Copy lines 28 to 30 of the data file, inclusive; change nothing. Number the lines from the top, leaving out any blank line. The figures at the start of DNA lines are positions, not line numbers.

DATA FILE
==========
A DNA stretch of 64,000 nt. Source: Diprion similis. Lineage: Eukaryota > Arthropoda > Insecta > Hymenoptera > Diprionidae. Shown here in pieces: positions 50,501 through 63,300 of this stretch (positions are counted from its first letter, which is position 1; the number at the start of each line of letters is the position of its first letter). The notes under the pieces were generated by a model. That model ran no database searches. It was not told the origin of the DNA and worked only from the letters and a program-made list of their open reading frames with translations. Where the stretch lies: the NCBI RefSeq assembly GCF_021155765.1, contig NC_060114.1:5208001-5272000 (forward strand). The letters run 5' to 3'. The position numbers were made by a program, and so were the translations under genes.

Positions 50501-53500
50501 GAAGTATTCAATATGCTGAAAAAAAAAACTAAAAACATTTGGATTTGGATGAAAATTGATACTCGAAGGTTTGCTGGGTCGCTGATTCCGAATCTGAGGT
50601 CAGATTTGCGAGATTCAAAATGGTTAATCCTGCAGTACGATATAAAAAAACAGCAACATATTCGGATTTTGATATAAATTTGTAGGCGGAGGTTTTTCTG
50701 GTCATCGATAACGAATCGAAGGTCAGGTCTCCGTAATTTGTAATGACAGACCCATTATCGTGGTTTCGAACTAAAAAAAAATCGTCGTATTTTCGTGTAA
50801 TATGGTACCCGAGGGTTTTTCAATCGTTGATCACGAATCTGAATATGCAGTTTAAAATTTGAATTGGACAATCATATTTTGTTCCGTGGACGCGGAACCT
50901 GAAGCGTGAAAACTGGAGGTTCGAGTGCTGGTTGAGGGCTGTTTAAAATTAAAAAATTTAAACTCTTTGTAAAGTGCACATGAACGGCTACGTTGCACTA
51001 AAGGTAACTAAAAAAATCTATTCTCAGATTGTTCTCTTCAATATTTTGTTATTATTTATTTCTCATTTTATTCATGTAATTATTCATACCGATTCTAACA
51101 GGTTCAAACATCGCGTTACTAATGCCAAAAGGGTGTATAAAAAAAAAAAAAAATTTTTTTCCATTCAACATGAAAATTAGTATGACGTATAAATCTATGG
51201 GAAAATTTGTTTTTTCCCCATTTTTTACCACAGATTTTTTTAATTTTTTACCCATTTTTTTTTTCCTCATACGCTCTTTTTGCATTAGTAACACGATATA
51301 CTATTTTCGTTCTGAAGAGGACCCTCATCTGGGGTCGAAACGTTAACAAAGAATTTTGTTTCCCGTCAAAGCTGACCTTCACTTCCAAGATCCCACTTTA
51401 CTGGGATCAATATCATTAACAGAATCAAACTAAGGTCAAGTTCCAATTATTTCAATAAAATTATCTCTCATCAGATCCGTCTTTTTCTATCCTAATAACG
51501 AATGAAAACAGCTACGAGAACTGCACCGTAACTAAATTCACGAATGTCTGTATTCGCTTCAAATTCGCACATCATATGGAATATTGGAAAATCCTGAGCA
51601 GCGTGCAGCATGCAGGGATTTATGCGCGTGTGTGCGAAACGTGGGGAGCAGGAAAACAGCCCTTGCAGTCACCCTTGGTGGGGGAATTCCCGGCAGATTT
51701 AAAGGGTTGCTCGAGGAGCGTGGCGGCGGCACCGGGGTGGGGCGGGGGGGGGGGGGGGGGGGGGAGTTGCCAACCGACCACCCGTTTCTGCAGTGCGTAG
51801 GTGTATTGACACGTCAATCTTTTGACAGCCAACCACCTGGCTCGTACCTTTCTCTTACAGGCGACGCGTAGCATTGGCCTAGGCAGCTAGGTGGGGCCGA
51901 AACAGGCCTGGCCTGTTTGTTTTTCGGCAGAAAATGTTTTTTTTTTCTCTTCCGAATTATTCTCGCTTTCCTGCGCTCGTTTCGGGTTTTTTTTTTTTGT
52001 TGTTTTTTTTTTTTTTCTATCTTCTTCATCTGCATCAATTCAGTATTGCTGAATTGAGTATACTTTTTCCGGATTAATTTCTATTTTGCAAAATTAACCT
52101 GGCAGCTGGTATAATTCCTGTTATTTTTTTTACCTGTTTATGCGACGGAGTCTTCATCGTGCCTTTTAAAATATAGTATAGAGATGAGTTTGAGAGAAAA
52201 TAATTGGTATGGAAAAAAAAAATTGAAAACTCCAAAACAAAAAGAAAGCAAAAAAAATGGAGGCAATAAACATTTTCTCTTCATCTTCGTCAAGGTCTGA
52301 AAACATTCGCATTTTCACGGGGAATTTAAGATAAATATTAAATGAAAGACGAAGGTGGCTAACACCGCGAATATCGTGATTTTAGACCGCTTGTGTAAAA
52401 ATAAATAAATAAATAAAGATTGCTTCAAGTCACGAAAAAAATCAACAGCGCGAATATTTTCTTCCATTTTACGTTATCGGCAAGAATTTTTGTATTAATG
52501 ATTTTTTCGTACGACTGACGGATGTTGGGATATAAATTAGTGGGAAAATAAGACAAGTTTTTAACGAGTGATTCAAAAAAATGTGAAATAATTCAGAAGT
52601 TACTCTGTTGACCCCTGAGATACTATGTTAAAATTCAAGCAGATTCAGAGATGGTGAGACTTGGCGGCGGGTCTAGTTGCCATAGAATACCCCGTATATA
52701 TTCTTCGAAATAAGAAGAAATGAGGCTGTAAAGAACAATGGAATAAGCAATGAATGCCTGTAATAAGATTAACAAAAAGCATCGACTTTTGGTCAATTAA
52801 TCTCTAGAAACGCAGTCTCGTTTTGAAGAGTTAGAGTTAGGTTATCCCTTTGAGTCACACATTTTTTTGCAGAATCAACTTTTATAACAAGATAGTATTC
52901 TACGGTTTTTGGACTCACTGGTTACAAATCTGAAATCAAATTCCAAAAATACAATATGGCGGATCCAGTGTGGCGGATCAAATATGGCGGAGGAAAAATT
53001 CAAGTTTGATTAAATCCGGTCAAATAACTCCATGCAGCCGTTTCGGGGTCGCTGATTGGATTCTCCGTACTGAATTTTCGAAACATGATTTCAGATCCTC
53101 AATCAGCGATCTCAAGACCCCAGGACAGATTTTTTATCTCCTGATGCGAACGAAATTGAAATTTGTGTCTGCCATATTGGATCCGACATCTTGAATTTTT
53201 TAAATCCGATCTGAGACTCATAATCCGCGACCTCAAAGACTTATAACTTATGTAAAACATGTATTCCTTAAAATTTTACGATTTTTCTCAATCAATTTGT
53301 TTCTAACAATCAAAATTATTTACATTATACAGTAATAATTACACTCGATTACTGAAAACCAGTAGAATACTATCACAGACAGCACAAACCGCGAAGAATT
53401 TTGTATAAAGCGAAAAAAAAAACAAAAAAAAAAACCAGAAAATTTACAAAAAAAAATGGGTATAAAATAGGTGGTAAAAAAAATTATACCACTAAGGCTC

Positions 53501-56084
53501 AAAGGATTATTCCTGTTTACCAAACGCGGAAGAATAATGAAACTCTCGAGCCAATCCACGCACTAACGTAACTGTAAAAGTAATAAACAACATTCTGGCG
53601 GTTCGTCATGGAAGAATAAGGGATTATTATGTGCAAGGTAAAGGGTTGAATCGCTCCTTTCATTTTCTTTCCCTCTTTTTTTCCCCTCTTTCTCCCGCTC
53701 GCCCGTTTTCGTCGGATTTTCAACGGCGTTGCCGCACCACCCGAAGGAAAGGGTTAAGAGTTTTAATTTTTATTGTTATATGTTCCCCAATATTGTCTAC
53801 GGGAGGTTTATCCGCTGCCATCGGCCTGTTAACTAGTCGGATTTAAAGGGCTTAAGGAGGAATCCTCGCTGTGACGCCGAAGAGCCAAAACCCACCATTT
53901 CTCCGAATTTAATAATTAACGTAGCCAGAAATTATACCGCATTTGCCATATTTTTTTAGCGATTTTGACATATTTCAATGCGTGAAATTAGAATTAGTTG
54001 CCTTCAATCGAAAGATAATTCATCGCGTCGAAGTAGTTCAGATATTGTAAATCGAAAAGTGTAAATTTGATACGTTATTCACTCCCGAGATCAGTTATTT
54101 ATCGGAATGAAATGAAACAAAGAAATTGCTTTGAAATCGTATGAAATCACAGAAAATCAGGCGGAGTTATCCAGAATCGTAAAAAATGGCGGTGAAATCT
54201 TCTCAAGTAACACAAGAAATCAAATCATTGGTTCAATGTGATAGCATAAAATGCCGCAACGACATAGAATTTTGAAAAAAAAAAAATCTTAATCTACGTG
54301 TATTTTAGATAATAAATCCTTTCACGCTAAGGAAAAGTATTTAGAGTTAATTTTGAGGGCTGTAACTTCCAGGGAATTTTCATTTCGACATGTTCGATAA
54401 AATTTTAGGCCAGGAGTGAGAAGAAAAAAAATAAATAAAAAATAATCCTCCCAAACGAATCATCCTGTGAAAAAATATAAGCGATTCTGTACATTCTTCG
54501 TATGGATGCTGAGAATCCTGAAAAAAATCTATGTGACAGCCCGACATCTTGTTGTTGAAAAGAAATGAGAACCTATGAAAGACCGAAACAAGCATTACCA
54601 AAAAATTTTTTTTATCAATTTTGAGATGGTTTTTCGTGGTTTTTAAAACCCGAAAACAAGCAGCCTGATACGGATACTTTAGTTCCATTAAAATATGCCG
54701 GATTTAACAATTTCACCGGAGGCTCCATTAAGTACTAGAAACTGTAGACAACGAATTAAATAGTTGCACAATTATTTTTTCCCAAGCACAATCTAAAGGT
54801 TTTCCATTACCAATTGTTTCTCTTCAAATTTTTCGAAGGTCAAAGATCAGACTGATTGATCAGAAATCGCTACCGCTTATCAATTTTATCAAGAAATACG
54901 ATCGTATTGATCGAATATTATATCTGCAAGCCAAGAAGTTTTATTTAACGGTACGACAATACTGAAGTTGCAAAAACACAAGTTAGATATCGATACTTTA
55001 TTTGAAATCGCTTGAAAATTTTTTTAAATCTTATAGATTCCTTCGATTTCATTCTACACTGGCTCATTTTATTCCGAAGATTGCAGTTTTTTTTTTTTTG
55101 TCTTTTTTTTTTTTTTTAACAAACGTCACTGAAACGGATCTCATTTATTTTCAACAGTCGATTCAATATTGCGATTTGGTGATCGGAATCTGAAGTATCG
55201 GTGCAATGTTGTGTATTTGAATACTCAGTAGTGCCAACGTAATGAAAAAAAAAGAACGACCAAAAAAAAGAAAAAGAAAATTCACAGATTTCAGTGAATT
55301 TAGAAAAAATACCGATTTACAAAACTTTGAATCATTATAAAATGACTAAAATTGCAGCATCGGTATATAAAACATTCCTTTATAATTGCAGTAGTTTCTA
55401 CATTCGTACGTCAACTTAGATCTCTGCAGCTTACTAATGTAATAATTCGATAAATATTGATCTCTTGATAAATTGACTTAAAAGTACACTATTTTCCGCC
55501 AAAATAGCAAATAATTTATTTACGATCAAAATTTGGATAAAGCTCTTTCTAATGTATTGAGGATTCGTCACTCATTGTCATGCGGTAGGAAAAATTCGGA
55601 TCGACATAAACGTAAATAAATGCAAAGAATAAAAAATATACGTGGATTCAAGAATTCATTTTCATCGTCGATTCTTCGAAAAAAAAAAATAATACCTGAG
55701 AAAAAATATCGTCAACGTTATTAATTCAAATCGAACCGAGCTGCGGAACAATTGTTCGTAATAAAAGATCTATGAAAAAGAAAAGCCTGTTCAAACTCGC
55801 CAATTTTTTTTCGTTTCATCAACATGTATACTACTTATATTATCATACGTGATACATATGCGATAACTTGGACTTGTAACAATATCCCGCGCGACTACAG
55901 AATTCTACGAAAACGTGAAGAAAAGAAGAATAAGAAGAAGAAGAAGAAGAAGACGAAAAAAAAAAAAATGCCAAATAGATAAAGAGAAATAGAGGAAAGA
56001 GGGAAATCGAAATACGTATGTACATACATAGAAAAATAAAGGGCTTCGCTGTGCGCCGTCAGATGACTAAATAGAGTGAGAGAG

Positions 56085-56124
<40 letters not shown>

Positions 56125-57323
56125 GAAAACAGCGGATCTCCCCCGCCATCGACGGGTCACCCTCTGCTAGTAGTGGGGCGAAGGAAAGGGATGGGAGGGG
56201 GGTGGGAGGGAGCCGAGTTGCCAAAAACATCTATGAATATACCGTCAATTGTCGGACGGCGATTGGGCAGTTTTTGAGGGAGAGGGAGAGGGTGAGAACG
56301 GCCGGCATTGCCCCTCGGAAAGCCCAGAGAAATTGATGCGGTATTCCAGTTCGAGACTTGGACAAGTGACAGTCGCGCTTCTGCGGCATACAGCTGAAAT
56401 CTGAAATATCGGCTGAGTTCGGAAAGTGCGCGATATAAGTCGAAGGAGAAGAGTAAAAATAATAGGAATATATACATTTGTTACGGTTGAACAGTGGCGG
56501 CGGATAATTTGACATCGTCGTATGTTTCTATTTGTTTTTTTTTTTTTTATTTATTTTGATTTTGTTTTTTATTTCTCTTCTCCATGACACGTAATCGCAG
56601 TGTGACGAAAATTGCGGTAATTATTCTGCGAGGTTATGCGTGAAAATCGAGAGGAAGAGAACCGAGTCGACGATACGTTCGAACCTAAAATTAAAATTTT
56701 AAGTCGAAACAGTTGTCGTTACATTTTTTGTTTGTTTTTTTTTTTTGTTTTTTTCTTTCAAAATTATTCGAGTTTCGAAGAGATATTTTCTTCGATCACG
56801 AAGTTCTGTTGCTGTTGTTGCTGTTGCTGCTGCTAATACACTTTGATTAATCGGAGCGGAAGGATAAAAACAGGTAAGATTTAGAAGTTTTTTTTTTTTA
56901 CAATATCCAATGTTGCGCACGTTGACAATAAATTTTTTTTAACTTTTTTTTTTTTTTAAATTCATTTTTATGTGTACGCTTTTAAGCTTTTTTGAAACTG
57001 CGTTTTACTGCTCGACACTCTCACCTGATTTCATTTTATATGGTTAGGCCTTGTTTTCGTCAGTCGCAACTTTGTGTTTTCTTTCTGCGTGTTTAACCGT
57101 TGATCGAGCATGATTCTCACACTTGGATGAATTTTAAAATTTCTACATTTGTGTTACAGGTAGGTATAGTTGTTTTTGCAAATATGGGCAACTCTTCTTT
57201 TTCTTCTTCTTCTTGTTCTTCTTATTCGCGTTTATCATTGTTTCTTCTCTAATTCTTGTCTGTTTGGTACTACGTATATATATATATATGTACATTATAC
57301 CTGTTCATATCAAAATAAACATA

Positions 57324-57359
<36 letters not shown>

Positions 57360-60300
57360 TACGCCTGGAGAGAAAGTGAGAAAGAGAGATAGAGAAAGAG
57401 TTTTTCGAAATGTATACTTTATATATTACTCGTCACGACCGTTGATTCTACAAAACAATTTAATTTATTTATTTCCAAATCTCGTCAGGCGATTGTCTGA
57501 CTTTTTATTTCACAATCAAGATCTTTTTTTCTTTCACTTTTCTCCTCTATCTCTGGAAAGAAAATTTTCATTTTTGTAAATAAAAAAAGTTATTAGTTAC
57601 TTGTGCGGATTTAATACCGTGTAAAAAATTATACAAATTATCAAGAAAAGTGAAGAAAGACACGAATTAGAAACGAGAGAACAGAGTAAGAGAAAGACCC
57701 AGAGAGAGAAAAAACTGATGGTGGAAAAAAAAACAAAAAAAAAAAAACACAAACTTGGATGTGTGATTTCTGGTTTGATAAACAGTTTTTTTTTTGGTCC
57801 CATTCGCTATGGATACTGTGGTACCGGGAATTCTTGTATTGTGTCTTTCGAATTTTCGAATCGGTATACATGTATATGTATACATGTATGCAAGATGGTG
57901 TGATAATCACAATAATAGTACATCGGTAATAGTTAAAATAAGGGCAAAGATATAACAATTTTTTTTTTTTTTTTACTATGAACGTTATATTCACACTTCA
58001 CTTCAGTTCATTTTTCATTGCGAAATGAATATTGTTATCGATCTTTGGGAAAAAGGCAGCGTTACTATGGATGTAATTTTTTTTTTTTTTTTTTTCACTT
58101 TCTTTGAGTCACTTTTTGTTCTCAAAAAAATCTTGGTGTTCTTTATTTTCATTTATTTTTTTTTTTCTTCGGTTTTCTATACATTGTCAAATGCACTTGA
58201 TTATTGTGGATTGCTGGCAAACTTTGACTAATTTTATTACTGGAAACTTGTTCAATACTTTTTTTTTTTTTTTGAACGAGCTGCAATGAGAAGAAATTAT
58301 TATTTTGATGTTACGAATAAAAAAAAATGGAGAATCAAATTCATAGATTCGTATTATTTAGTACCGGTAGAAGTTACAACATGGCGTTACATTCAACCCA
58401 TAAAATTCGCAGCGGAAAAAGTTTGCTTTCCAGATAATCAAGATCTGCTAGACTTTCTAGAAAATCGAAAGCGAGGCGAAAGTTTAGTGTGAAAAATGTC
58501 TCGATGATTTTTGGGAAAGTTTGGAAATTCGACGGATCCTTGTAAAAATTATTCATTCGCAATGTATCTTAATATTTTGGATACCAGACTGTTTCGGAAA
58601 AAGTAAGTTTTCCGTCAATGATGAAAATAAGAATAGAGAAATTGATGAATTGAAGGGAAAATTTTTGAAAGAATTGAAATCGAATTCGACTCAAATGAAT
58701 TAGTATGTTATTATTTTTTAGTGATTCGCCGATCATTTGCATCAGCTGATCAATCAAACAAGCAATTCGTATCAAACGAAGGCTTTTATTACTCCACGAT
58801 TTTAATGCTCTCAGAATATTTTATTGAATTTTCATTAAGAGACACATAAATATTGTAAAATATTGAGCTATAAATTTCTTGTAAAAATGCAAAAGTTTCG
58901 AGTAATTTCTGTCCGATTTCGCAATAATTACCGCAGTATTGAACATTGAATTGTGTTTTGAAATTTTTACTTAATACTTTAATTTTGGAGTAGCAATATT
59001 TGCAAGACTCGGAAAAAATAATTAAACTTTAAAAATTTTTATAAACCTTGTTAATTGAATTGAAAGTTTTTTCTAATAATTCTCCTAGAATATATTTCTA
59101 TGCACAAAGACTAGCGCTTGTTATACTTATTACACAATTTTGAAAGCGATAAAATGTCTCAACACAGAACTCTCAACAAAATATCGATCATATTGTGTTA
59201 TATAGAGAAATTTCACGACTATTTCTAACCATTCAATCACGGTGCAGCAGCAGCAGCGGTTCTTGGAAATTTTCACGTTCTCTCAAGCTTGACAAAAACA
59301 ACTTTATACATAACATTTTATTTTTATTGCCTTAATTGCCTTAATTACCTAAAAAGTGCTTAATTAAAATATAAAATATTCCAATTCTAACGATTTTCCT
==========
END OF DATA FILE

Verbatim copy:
53001 CAAGTTTGATTAAATCCGGTCAAATAACTCCATGCAGCCGTTTCGGGGTCGCTGATTGGATTCTCCGTACTGAATTTTCGAAACATGATTTCAGATCCTC
53101 AATCAGCGATCTCAAGACCCCAGGACAGATTTTTTATCTCCTGATGCGAACGAAATTGAAATTTGTGTCTGCCATATTGGATCCGACATCTTGAATTTTT
53201 TAAATCCGATCTGAGACTCATAATCCGCGACCTCAAAGACTTATAACTTATGTAAAACATGTATTCCTTAAAATTTTACGATTTTTCTCAATCAATTTGT